With a style of comedy as peculiar and individual as his haircut, Foot has the potential to either baffle, annoy or mesmerise his audience, depending on who’s in. Tonight’s audience for this compendium of “greatest hits” seem up for it, which is just as well; this isn’t one for lovers of the one-liner.
A fair chunk of the evening is spent on the off-stage introduction. From the darkness, Foot begins the usual “please welcome to the stage” spiel, only to drag it out interminably for effect. Then, just as he acknowledges it’s getting awkward, he hits us with another reason for keeping it going. At length, when he does emerge, it’s only to tell us how to welcome him to the stage when he’s ready, using surreal analogies of the precise amounts of laughter he wants. It’s an inventive and subversive way of playing with the boundaries of a comedy gig; it’s also half the gig itself. As an audience member, you just roll with it.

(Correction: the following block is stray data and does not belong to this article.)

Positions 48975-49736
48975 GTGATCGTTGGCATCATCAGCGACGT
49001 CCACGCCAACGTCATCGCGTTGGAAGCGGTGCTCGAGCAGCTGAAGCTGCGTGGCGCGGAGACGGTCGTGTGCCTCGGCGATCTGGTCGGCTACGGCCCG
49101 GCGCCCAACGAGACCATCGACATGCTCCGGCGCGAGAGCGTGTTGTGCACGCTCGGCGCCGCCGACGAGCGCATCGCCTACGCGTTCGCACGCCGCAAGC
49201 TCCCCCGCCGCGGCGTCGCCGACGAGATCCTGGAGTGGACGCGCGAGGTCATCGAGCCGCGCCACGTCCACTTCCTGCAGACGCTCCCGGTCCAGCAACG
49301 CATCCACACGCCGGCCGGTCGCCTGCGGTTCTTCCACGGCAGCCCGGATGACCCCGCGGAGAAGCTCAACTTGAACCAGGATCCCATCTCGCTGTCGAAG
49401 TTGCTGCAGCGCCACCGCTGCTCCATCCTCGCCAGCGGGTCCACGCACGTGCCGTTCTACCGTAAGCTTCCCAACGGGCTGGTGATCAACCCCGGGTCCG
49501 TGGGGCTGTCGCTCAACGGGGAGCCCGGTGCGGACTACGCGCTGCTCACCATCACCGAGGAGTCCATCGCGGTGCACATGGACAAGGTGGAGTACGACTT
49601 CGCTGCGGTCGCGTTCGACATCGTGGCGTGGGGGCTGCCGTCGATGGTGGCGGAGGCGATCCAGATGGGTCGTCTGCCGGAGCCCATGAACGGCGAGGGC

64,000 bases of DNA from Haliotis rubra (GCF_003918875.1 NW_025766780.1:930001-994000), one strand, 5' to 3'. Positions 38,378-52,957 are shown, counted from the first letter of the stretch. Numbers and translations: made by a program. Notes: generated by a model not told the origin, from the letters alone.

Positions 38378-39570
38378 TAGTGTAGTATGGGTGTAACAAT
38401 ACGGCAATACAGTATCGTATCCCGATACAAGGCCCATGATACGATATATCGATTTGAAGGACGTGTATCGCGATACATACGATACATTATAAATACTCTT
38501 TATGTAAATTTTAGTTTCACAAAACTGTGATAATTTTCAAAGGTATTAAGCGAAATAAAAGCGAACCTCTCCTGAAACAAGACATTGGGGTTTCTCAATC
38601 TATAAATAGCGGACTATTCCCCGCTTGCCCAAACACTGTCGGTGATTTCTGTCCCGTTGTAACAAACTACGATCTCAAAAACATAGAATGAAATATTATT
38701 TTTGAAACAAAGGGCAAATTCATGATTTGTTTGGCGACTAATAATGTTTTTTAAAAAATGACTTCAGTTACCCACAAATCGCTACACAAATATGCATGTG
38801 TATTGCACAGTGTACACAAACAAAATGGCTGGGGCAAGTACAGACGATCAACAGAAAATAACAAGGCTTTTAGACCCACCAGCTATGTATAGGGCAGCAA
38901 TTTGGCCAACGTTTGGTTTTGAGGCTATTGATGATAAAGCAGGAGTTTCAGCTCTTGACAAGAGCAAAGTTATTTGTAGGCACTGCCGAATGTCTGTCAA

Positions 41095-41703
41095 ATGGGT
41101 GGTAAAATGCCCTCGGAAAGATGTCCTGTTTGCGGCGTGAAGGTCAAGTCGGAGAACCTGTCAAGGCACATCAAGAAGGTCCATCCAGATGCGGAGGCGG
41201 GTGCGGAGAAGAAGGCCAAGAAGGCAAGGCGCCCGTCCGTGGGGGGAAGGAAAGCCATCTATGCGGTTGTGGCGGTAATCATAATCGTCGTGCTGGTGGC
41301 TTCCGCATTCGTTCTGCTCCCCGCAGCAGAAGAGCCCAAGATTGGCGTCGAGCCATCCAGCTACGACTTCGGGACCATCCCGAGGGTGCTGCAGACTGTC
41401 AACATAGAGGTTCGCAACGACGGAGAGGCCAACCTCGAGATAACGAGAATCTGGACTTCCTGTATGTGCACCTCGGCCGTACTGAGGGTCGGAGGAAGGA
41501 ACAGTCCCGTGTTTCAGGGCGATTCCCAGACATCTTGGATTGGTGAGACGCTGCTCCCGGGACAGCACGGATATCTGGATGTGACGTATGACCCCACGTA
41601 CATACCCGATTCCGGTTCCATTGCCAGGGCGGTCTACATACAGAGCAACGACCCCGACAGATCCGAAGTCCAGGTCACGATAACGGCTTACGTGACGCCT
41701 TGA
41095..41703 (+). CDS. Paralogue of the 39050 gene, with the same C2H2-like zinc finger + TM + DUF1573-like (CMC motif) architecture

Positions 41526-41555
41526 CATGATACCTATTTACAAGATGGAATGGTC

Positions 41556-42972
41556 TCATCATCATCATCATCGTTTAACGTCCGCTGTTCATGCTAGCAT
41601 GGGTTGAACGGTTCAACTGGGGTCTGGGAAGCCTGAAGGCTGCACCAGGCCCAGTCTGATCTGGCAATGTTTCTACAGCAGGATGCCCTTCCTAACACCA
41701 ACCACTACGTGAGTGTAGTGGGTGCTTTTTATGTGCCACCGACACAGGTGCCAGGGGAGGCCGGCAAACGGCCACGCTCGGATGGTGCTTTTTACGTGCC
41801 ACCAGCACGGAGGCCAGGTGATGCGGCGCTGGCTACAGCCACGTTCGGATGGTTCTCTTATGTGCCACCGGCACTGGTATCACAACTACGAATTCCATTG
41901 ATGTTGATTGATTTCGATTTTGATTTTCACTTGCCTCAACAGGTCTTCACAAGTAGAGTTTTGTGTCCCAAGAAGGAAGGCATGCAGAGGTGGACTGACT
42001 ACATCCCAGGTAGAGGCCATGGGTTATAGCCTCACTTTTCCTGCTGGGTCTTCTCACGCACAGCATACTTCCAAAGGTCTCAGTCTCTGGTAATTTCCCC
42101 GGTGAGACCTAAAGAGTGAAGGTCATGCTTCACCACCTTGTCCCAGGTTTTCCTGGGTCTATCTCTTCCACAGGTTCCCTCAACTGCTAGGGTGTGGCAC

There’s much pouncing on the audience, delivering bizarre musings into their face or ear. By the time anything resembling traditional from-the-stage material arrives, the gig’s deliberately nearly done. His “glimpses” – snatches of scenarios, jokes without punchlines – are a little hit and miss. But it’s all rolling to a great climax. A kid’s toy is used as an indicator to tell him whether he should speak straight English, gibberish or a mix of the two, and is passed to an audience member, leaving them in control. It sets up a wonderfully odd finish, as Foot delivers the pronouncement about showbiz he’s been threatening to do throughout.
He’s an acquired taste for sure, and this assemblage of old routines may play better with long-term fans, but once you’re in his mindset, Foot is entertainingly original.